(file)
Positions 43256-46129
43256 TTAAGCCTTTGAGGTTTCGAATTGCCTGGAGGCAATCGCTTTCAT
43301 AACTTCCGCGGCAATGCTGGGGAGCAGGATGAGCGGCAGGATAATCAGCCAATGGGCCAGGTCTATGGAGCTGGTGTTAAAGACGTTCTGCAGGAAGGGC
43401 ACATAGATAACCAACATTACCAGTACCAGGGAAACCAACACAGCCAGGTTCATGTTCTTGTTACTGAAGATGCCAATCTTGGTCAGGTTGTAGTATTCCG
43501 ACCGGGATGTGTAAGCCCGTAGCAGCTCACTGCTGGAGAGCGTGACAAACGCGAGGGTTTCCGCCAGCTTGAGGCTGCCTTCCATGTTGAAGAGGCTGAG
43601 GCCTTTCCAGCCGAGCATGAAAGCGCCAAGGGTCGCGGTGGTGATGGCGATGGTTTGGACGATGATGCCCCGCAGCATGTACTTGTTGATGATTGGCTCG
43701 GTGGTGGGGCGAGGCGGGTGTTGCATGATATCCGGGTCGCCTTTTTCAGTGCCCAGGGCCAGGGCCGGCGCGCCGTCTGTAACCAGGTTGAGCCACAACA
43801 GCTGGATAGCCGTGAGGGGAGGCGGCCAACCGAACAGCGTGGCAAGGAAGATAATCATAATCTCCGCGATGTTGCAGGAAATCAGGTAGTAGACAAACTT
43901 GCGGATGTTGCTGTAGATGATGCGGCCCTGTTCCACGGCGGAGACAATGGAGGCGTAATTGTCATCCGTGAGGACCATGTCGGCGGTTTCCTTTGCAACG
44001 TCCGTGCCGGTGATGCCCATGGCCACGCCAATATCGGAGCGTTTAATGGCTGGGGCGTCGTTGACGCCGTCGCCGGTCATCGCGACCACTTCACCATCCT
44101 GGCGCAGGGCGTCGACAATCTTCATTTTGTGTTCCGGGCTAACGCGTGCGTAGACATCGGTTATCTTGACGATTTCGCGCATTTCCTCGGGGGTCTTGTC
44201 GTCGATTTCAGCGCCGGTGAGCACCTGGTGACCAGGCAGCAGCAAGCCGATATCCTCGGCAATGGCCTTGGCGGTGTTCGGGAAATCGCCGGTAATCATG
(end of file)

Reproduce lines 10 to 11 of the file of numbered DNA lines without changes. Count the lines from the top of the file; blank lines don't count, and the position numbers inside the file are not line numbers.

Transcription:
44001 TCCGTGCCGGTGATGCCCATGGCCACGCCAATATCGGAGCGTTTAATGGCTGGGGCGTCGTTGACGCCGTCGCCGGTCATCGCGACCACTTCACCATCCT
44101 GGCGCAGGGCGTCGACAATCTTCATTTTGTGTTCCGGGCTAACGCGTGCGTAGACATCGGTTATCTTGACGATTTCGCGCATTTCCTCGGGGGTCTTGTC